26. Kayhan Kalhor & Ali Bahrami Fard – Where Are You. Anguished alienation has never been more hauntingly restrained than it is on this epic instrumental from I Will Not Stand Alone, the transcendent new collaboration between the Iranian spiked fiddle and santoor virtuosos. Watch the video  

27. Damian Quinones y Su Conjunto – Barrio. This lead guitar-fueled epic from their brilliant 2012 album Gumball Ma-Jumbo is a throwback to the classic latin soul sound of the late 60s and early 70s, right down to the inspired, analog-sounding production.  Play the song

28. Matt Keating – Punchline. Bouncy, metaphorically charged vintage soul-infused cynicism from Keating’s characteristically literate, intense latest album Wrong Way Home. Play the song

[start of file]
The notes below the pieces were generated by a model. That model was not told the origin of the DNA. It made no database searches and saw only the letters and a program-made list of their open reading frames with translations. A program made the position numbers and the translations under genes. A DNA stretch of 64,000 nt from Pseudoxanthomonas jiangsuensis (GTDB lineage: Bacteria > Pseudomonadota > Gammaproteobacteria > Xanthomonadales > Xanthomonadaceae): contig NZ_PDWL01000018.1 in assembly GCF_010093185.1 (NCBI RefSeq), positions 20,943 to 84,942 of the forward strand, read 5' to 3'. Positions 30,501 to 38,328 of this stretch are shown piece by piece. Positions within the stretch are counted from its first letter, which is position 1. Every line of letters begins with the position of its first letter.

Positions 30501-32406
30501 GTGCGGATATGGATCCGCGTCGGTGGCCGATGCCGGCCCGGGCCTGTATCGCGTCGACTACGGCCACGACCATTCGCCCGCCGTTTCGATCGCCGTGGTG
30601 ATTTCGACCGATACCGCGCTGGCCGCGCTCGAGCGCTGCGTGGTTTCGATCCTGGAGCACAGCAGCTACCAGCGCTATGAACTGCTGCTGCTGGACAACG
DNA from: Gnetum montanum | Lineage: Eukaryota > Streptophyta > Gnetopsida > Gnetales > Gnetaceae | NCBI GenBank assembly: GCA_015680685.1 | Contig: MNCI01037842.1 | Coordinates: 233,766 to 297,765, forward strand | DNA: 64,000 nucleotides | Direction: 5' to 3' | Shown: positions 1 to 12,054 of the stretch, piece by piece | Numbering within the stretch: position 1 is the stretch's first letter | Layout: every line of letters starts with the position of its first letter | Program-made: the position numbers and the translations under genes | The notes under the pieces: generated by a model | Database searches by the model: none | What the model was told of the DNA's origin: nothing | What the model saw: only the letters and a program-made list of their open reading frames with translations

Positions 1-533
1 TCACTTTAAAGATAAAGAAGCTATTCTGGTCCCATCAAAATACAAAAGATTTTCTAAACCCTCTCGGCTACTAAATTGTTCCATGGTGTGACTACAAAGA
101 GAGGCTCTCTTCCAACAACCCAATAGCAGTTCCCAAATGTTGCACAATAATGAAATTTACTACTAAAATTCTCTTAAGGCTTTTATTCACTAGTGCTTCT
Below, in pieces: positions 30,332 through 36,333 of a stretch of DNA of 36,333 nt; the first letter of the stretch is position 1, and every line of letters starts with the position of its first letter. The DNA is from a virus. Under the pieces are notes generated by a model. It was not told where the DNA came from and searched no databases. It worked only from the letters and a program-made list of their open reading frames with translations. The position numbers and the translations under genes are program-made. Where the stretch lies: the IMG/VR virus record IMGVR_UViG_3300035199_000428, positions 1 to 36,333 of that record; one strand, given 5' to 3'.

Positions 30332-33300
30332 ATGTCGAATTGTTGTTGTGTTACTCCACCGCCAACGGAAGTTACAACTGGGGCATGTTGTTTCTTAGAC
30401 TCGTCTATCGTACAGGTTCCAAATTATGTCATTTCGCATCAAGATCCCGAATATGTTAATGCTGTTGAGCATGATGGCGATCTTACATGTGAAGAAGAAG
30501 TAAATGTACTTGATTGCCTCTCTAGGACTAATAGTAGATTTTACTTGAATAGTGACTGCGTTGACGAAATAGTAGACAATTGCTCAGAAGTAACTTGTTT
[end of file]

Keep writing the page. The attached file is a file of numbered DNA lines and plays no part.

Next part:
29. Clairy Browne & the Bangin Rackettes – Vicious Circle. Dramatic, intense, theatrical oldschool soul anthem that may or may not be a bitter Amy Winehouse homage. From their album Baby Caught the Bus; they killed with this in their New York debut this fall at Webster Hall. Play the song

30. J O’Brien- Cottonmouth. Classic New York songwriting: a torrent of images of the kind of twisted people, and twisted psyches, you meet on the train home after work, from the former leader of fiery mod-punk rockers the Dog Show. Play the song  

31. Out of Order – Gimme Noise. Hammering hardcore riffage from this volcanic all-female noiserock/punk/postpunk trio’s deliciously assaultive new album Hey Pussycat! Play the song